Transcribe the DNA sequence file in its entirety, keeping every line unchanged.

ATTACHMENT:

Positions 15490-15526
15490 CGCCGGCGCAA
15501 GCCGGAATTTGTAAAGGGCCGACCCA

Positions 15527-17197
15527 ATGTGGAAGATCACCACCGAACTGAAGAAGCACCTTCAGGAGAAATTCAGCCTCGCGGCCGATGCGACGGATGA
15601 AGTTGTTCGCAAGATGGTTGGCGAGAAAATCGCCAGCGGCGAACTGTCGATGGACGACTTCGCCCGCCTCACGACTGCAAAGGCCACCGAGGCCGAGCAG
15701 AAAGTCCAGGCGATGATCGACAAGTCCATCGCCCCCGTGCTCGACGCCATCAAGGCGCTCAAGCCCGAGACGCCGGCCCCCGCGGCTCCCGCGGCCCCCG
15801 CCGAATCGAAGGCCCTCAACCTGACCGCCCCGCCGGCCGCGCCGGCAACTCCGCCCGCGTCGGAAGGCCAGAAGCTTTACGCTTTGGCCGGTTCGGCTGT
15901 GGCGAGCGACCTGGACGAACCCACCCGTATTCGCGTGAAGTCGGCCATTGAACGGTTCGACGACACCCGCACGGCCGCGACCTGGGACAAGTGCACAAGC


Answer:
Positions 15490-15526
15490 CGCCGGCGCAA
15501 GCCGGAATTTGTAAAGGGCCGACCCA

Positions 15527-17197
15527 ATGTGGAAGATCACCACCGAACTGAAGAAGCACCTTCAGGAGAAATTCAGCCTCGCGGCCGATGCGACGGATGA
15601 AGTTGTTCGCAAGATGGTTGGCGAGAAAATCGCCAGCGGCGAACTGTCGATGGACGACTTCGCCCGCCTCACGACTGCAAAGGCCACCGAGGCCGAGCAG
15701 AAAGTCCAGGCGATGATCGACAAGTCCATCGCCCCCGTGCTCGACGCCATCAAGGCGCTCAAGCCCGAGACGCCGGCCCCCGCGGCTCCCGCGGCCCCCG
15801 CCGAATCGAAGGCCCTCAACCTGACCGCCCCGCCGGCCGCGCCGGCAACTCCGCCCGCGTCGGAAGGCCAGAAGCTTTACGCTTTGGCCGGTTCGGCTGT
15901 GGCGAGCGACCTGGACGAACCCACCCGTATTCGCGTGAAGTCGGCCATTGAACGGTTCGACGACACCCGCACGGCCGCGACCTGGGACAAGTGCACAAGC